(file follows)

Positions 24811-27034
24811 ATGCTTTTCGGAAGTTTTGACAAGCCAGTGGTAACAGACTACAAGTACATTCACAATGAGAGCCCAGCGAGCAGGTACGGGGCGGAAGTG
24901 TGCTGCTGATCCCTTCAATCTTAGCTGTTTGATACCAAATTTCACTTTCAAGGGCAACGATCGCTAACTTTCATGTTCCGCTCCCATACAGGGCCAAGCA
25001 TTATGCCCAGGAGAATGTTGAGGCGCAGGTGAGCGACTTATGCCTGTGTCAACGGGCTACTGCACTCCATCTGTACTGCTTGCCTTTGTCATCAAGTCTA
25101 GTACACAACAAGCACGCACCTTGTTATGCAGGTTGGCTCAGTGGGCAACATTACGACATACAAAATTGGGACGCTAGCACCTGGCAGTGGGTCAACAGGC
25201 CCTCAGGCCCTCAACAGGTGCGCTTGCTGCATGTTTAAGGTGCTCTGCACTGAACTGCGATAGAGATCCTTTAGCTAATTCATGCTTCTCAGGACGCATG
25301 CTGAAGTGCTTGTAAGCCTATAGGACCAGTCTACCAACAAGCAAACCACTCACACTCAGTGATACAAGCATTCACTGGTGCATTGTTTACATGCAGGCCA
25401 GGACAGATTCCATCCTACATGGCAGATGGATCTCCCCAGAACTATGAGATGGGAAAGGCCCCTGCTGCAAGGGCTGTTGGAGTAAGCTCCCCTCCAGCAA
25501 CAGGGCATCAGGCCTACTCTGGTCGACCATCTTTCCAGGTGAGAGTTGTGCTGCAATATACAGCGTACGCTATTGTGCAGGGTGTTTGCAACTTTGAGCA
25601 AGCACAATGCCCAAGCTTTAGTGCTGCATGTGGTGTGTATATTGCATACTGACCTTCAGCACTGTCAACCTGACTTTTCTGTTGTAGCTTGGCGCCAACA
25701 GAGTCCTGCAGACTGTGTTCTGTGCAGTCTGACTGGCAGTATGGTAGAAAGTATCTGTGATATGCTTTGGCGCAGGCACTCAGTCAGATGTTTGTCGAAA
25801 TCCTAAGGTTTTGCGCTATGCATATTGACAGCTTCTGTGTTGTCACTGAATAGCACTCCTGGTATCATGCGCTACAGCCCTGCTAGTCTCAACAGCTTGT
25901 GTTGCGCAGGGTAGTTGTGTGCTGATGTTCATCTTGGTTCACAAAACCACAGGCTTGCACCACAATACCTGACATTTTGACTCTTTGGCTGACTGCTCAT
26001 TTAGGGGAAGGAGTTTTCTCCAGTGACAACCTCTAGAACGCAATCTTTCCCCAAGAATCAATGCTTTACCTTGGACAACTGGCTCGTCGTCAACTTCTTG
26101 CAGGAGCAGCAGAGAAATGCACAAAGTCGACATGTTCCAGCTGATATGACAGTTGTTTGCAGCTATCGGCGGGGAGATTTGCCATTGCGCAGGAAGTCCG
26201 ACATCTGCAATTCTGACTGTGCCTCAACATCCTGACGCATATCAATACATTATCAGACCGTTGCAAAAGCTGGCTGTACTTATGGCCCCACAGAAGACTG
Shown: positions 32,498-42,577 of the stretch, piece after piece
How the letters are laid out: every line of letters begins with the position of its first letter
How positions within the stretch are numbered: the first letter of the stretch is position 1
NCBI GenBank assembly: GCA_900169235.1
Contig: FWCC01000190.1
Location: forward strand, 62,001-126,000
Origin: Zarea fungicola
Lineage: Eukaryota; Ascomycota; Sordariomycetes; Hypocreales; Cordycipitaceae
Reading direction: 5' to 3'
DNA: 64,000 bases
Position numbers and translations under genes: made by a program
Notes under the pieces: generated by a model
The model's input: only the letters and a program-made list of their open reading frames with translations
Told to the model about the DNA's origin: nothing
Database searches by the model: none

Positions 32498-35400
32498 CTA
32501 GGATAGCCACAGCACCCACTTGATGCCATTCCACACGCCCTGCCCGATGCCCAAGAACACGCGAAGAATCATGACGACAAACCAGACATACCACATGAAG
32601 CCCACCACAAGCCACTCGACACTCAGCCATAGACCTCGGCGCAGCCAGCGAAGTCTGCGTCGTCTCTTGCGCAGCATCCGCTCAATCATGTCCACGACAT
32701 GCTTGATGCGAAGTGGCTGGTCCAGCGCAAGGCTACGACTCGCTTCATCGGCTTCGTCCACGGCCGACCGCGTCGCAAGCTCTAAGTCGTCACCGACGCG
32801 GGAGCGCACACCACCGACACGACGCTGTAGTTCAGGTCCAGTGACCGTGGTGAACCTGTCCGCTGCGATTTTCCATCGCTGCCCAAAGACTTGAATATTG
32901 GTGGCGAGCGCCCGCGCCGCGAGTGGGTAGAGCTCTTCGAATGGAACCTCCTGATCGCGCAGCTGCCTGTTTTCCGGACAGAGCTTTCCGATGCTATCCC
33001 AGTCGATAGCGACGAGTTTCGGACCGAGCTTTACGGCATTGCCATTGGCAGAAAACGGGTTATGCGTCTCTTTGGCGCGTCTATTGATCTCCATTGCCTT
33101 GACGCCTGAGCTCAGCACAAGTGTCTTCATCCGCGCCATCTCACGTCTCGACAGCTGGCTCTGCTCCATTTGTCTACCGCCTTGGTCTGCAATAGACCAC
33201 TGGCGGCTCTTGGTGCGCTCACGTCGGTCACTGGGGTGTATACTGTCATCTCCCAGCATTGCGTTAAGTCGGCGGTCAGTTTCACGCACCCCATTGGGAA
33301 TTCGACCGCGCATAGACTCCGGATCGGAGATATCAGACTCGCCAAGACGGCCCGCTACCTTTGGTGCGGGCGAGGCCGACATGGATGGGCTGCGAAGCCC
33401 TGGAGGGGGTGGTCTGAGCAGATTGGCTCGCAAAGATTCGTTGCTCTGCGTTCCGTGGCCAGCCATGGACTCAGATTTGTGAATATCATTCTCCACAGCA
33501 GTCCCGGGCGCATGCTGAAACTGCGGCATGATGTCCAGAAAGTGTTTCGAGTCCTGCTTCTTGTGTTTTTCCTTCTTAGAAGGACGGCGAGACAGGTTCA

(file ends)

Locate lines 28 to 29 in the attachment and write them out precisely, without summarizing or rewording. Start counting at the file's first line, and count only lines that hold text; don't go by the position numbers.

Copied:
Notes under the pieces: generated by a model
The model's input: only the letters and a program-made list of their open reading frames with translations